Foster Care

Foster Care

Come join our circle of caring and become a foster caregiver.

Although our goal is to connect children in our care with their Aboriginal roots, we welcome caregivers from all backgrounds. Information Sessions are held on the first Tuesday of each month – 6:45pm at 3284 E. Broadway

At Vancouver Aboriginal Child & Family Services Society (VACFSS), we work with families for some reason or another who require temporary or long-term care for their children. Our aim is to maintain the close connection between children and their family, community and culture. We strive to re-unite families as quickly as possible. We are seeking caring people from all ethnic background in the Greater Vancouver area who are willing to share their homes and provide foster care for Aboriginal children in need.

Vancouver Aboriginal Child & Family Services Society provides the following to support you in caring for our children in need:

  • Ongoing professional support

  • Foster parent training

  • Cultural Awareness training

  • Specialized training

+/- Expand For Steps in Becoming a Foster Caregiver

The first step requires contacting our Recruiter:

  • Contact Rusty Whitford 604-216-6114 or a Recruiter at 604 216-7447
  • The Recruiter will invite you to a monthly information session held on the first Tuesday of each month. The location of the meeting is 3284 East Broadway, Vancouver (On the corner of Broadway and Rupert near the Rupert Skytrain station.) The meeting starts at 6:45 PM.
  • At the information session, the process of becoming a Foster Parent will be described. It consists of an application, references, consents, medical assessment, criminal record checks and a home study. All details of the paperwork will be explained to help speed the process. We take time to carefully evaluate every application to ensure the safety of the vulnerable children we place in foster homes.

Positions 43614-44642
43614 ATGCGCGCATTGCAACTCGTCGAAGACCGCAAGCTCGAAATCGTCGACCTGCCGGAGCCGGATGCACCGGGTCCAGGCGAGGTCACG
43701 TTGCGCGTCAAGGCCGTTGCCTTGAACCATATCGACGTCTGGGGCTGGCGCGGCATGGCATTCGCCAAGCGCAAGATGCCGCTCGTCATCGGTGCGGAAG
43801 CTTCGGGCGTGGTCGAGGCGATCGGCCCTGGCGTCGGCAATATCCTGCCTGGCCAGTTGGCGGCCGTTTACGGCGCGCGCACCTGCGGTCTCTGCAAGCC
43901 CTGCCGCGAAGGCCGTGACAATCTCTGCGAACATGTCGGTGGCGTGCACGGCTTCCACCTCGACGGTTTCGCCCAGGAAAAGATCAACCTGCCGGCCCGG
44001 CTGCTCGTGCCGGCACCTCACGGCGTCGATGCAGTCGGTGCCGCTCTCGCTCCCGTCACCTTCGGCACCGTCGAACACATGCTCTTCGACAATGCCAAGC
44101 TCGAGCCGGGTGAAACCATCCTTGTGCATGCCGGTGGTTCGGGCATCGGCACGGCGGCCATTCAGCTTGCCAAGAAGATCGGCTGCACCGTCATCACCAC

• If you have specialized skills in working with children with various special needs please let the recruitment social worker know.

The second step:

  • Completing the application package you will receive at the information session and return back to the recruitment office.

The third step is the home study.

  • A Social Worker will arrange a number of visits with you to document your life skills, experiences and parenting practices so as to assist us in finding a good fit between you and our children.
  • When a home study is completed by the Social Worker and approved by the Clinical Supervisor, we will decide with you which children will be the best fit for your family.

The final step is the actual placement of a child in your home.

  • Time Frame:  The complete process may take between 2 and 3 months, and at times longer. We value your patience while the work is in progress.

Financial Supports:

  • Once a home is approved and the placement of a child is proposed, you will be asked to enter into a contract with VACFSS which outlines mutual responsibilities and financial compensation. The amount of compensation depends on the assessed skills of the Foster Parent and the level of service required by the child.